A conversation with Howard Zehr[l]
BP. Howard, your work has had a major influence in the development of restorative justice, perhaps even more than what you yourself intended it to have. Would it be possible to go back in time to that first moment of encounter with the restorative spirit and ideas and tell us about it? What was your drive, what were your concerns, what were you trying to react to, what were you trying to create?
HZ. Thanks, Bruna. Yes, when I first rolled out the idea of restorative justice, I expected it to be dismissed as a bit crazy. My main goal was to write something similar to what Nils Christie did in Limits to Pain, which I thought of as a “provocative essay.”
It’s hard to say where the “restorative spirit” came from. I’m sure much of it initially had to do with the values inherent in my Anabaptist faith tradition. After my first year in college (university, in European terms) I decided to leave the safety of my community and push myself while hoping to understand justice issues more deeply. So in 1963, in my sophomore year, I entered Morehouse College, an historically Black college. That was a formative experience.
After my graduate studies, between1971-78, I taught at Talladega College, another historically black institution. There I got involved with the realities of justice by working with prisoners and with defense attorneys who were working on death penalty, prison riot and police brutality cases. I thought I had a good sense of the injustice of “justice” and wrote an article in a national magazine about it. Like many advocates for defendants, though, I didn’t know much about crime victims, and wasn’t motivated to learn. I also was deeply skeptical of anyone working in “the system”.
In 1978 I moved to Elkhart, Indiana, where I had lived when starting college. There I was taking some graduate classes while directing a half-way house for formerly incarcerated men, but it soon burnt down. I was then asked to get involved in the new idea of bringing victims and offenders together. I was deeply skeptical, but when I got involved, and saw what happened in these encounters, my whole “lens” on justice changed.
BP. Your background reminded me of Fania Davis’ background as a defense lawyer, what she articulates as having been a justice warrior before she became a justice healer. It is very important for young generations that join the restorative movement to become aware of this heritage. In a way, what you are saying is that the encounter with the “restorative spirit” was in a way not an encounter, but a whole journey of encounters with the reality of injustice. Is that right?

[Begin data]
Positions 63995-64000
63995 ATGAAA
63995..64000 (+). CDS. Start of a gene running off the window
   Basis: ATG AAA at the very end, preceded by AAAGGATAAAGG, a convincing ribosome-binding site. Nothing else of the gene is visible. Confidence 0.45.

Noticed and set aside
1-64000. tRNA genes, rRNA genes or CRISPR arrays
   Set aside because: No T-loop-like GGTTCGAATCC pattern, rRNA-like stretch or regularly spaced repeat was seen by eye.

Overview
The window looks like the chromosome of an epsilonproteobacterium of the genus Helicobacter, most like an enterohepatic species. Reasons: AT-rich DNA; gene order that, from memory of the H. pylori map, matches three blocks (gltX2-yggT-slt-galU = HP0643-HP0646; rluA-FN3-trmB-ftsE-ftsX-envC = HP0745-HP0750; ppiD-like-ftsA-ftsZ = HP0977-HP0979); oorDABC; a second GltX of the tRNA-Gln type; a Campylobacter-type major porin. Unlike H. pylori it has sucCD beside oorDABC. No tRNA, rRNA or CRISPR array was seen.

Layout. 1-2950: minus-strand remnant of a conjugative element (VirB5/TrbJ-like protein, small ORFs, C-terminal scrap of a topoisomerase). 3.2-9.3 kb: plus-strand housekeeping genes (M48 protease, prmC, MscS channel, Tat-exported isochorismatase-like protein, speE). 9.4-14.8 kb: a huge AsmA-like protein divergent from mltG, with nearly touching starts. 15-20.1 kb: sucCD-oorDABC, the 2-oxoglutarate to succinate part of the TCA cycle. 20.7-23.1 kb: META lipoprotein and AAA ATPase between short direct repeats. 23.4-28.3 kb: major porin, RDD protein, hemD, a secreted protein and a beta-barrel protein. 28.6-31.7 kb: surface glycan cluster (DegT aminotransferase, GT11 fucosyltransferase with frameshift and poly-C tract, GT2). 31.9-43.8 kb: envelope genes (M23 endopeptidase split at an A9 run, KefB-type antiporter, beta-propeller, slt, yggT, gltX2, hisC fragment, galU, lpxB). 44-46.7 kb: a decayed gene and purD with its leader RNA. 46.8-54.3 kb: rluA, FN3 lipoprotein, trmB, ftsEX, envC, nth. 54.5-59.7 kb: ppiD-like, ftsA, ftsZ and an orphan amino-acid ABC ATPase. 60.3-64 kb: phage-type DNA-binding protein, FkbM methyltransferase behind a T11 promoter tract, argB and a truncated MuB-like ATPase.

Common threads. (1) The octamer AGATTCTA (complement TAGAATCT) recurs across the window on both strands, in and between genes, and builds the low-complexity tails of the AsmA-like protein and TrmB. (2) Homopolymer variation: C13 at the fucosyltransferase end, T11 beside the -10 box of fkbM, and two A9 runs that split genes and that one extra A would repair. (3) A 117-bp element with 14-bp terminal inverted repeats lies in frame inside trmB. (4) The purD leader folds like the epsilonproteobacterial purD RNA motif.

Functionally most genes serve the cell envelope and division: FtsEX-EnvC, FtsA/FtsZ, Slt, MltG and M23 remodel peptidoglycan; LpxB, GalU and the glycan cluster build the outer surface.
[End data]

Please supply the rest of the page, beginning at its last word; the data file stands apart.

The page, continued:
HZ. Absolutely. I would say a circuitous journey with many encounters, many unknowns, and no grand plans. I won’t bore you with many of them, but my studies involved some.
My undergraduate degree was in European history. When I graduated, I had no idea what I wanted to do but received several generous fellowships to pursue this area in graduate school. Along the way, I decided I wanted to learn to use quantitative methods, and came across some 19th century German crime statistics in the basement of the University of Chicago library. That led to my dissertation research, which involved a statistical analysis of the history of crime in Germany and France in the 19thand early 20th century. I spent 14 months in France and Germany digging statistical records out of archives. An archivist in Berman spent a very long time explaining to me how I would never get a dissertation out of the direction I was pursuing. The dissertation was published in the mid-1970s as Crime and the Development of Modern Society, one of the early efforts to use quantitative methods in history. Interesting, after all these years, it is now being re-issued by Routledge press. That research got me into crime.
It was during this time that I got into photography in another circuitous way. When I visited archives, I needed to record statistical documents for later analysis. Many small archives didn’t have copies in 1969-70, so I rigged up a camera on a tripod, with a lighting system made from tin vegetable cans, and made my own microfilm. Then I got hooked on the camera as a way of seeing and exploring the world. Eventually I found ways to combine my justice and photography passions.